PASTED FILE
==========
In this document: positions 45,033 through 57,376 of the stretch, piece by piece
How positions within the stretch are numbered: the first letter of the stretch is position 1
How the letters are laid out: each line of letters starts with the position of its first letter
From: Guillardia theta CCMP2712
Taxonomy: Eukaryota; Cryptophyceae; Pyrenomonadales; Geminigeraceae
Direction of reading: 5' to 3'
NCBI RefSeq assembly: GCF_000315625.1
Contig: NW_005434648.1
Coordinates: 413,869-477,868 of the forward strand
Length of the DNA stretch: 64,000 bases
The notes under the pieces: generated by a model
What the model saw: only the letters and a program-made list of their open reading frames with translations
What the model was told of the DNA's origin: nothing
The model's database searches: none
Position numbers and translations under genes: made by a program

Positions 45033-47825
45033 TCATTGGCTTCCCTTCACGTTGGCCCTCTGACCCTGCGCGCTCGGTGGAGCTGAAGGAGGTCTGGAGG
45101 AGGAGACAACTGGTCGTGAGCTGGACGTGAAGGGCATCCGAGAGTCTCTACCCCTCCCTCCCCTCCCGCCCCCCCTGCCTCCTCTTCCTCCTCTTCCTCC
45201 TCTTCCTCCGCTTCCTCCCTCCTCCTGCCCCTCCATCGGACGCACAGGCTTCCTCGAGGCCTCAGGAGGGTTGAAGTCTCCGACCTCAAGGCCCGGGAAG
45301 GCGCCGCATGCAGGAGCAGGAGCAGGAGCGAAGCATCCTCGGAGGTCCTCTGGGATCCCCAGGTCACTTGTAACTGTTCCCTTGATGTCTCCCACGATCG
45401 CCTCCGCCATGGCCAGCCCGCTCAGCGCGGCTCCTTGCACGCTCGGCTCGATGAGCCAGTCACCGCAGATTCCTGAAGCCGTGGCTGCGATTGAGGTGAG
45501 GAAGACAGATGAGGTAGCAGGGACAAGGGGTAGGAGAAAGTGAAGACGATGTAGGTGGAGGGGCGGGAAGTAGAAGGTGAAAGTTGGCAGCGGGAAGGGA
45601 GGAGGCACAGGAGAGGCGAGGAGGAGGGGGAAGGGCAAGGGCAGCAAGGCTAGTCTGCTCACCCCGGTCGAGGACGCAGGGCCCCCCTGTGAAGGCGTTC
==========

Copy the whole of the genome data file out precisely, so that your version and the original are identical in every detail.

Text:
In this document: positions 45,033 through 57,376 of the stretch, piece by piece
How positions within the stretch are numbered: the first letter of the stretch is position 1
How the letters are laid out: each line of letters starts with the position of its first letter
From: Guillardia theta CCMP2712
Taxonomy: Eukaryota; Cryptophyceae; Pyrenomonadales; Geminigeraceae
Direction of reading: 5' to 3'
NCBI RefSeq assembly: GCF_000315625.1
Contig: NW_005434648.1
Coordinates: 413,869-477,868 of the forward strand
Length of the DNA stretch: 64,000 bases
The notes under the pieces: generated by a model
What the model saw: only the letters and a program-made list of their open reading frames with translations
What the model was told of the DNA's origin: nothing
The model's database searches: none
Position numbers and translations under genes: made by a program

Positions 45033-47825
45033 TCATTGGCTTCCCTTCACGTTGGCCCTCTGACCCTGCGCGCTCGGTGGAGCTGAAGGAGGTCTGGAGG
45101 AGGAGACAACTGGTCGTGAGCTGGACGTGAAGGGCATCCGAGAGTCTCTACCCCTCCCTCCCCTCCCGCCCCCCCTGCCTCCTCTTCCTCCTCTTCCTCC
45201 TCTTCCTCCGCTTCCTCCCTCCTCCTGCCCCTCCATCGGACGCACAGGCTTCCTCGAGGCCTCAGGAGGGTTGAAGTCTCCGACCTCAAGGCCCGGGAAG
45301 GCGCCGCATGCAGGAGCAGGAGCAGGAGCGAAGCATCCTCGGAGGTCCTCTGGGATCCCCAGGTCACTTGTAACTGTTCCCTTGATGTCTCCCACGATCG
45401 CCTCCGCCATGGCCAGCCCGCTCAGCGCGGCTCCTTGCACGCTCGGCTCGATGAGCCAGTCACCGCAGATTCCTGAAGCCGTGGCTGCGATTGAGGTGAG
45501 GAAGACAGATGAGGTAGCAGGGACAAGGGGTAGGAGAAAGTGAAGACGATGTAGGTGGAGGGGCGGGAAGTAGAAGGTGAAAGTTGGCAGCGGGAAGGGA
45601 GGAGGCACAGGAGAGGCGAGGAGGAGGGGGAAGGGCAAGGGCAGCAAGGCTAGTCTGCTCACCCCGGTCGAGGACGCAGGGCCCCCCTGTGAAGGCGTTC